Swing, page 5
2 • Thursday, February 24, 2011
thoughts that give you paws
Volume 78 Number 085
“Innovation Drive isn’t just a street on campus. It’s my perpetual state of mind.” — @ccerrito
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1. Dearth of devotion
Down 1 With-the-grain cutters 2 Vacation for the vain? 3 Smoked deli meat
“How about instead of an on-campus football stadium, an on campus basketball stadium? I’d go then. Forum is too far away.” — @G_Spell “How about neither?”
by John Martin
2. Facebook accommodates LGBT users
by Erica Horton
3. Students’ excuses are inexcusable 4. The business of learning
by John Martin by Erica Horton
5. China’s internet censorship thrives
from our wire services
DOMINO’S PIZZA Across 1 Lee followers 5 Works in the Uffizi Gallery 9 Gets ready 14 “__ Rhythm” 15 Role for Carrie 16 Singer Gorme 17 Money for the Warsaw government? 19 Letter alternative 20 They may be precious 21 Divulge 23 Hydrocarbon suffix 24 Fluorescent bulb filler 25 Foot-tapping songs? 27 “1984” protagonist __ Smith 29 Cut it out 30 Place to be pampered 31 French mystic Simone 34 Maundy Thursday period 35 Songwriting, to Porter? 38 G-note 40 Increase in intensity, with “up” 41 Previously 44 Weather map features 46 Ardor 49 Actor’s messages from an agent? 52 __ asada (Mexican meat dish) 53 TV’s Alf and others 54 Skin-soothing stuff 55 Bouquets 56 Rob of “90210” 58 Grain for bagels? 60 Sport with clay pigeons 61 Auth. of many quotes? 62 Old Boston Bruin nickname 63 Newbies 64 Following 65 Remarriage prefix
“23,000 students x $400 / 2,000 seats / 19 home games = $242 per seat, per home game ... we’re getting robbed.” — @danielmangrum
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S u d o k u
Complete the grid so that each row, column and 3—by—3 box (in bold borders) contains every digit 1 to 9.
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4 Dictators’ aides 5 Wistful word 6 “Wonder Dog” of comics 7 Relate with 8 Drawing support 9 Willy-nilly 10 3-Down might be on it 11 Enters carefully 12 Rachmaninoff, e.g. 13 Prime 18 Certain caterpillar’s creation 22 Was in front 25 Look from Snidely Whiplash 26 Broken in 28 Rice University mascot 32 “__ picture paints ...”: song lyric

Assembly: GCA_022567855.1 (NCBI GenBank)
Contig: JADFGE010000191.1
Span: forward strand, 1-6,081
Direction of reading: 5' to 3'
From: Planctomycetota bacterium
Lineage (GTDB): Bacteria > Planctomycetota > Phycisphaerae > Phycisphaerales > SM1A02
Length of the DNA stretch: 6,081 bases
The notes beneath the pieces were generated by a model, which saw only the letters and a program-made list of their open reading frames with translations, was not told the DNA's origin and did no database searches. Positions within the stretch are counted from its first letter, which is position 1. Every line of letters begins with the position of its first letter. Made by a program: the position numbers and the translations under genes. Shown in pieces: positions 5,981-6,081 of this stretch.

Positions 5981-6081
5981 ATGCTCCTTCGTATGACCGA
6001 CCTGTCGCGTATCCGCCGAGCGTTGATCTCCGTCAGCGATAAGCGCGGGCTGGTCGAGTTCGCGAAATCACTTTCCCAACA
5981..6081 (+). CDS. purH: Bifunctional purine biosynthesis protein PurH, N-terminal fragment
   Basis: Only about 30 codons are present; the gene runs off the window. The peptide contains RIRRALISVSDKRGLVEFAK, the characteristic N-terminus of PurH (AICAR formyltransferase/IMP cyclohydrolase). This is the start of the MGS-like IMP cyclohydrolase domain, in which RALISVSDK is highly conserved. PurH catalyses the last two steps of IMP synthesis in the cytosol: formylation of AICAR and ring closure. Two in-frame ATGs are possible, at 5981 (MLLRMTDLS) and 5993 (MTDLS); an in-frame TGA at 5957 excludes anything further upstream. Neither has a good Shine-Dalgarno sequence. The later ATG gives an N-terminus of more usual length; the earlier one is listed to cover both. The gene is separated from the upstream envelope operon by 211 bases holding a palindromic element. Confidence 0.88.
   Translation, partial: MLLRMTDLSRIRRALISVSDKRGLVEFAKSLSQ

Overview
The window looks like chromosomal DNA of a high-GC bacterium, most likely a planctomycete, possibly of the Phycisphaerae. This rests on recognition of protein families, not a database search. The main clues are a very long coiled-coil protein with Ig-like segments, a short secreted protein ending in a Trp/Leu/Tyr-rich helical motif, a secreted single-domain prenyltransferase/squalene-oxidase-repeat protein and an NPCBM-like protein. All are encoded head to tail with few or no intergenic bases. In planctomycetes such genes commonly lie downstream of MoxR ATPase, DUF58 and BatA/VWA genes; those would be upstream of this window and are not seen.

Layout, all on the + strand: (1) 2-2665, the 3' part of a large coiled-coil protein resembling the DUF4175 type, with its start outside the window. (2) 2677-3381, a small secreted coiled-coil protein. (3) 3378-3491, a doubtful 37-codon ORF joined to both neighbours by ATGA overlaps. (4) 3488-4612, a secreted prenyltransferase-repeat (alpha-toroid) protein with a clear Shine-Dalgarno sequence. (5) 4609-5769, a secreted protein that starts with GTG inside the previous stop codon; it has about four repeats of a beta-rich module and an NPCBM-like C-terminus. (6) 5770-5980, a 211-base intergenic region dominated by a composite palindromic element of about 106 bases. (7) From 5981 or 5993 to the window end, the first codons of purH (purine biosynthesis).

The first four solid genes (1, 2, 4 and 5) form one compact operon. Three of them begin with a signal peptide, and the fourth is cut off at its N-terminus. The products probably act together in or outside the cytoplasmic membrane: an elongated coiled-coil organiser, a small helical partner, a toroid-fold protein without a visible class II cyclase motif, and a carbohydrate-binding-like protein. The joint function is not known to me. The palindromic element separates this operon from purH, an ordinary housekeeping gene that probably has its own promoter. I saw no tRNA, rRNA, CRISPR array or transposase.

33 Walks with a cane, perhaps 35 Road marker 36 Shunned ones 37 Clean air org. 38 October Revolution leader 39 It can facilitate drawing 41 With the most open windows 42 Flipped 43 Convenient, shoppingwise 44 Least constrained 45 Erie Canal mule 47 Flat-bottomed boat 48 Ornamental bands 50 Lindsay of “Labor Pains” 51 Sierra __ 55 Cooped (up) 57 Fair-hiring abbr. 59 Bagel topping
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The University of Memphis
Thursday, February 24, 2011 • 3
Health and Fitness Week invites students to shape up during spring break “So You Think You Can Dance,” “The Ellen DeGeneres Show” and BET’s “106 & Park.” The week’s events, held For University of Memphis in honor of American Heart students trying to slim down Association month, and tone up for began Tuesday spring break, the ith spring break right with a workout led University Center is the place to be around the corner, what bet- by a YMCA trainer. Wednesday, a this afternoon. ter way to help people get handful of students The Catholic in a Student Association that ‘spring break body?’” participated Zumba workout. will host a free hipOti said her motihop dance workout — Gabriela Oti vation for organizing the week in the UC Bluff Room from 3 to CSA president was simple. 5 p.m., the final event of CSA’s “I came up with this idea Health and Fitness Week. Instructors from the national- “They seem to have all the cre- because I wanted to do somely and internationally acclaimed dentials, and if you’re going to thing to help people lose U-Dig Dance Academy will hire people who are good at weight,” she said. “And also, lead the workout, said CSA dancing, you might as well hire with spring break right around the corner, what better way to president and U of M junior the best.” The U-Dig Dance Academy help people get that ‘spring Gabriela Oti, who is responsible for creating the weeklong event has been featured on TV shows break body’?”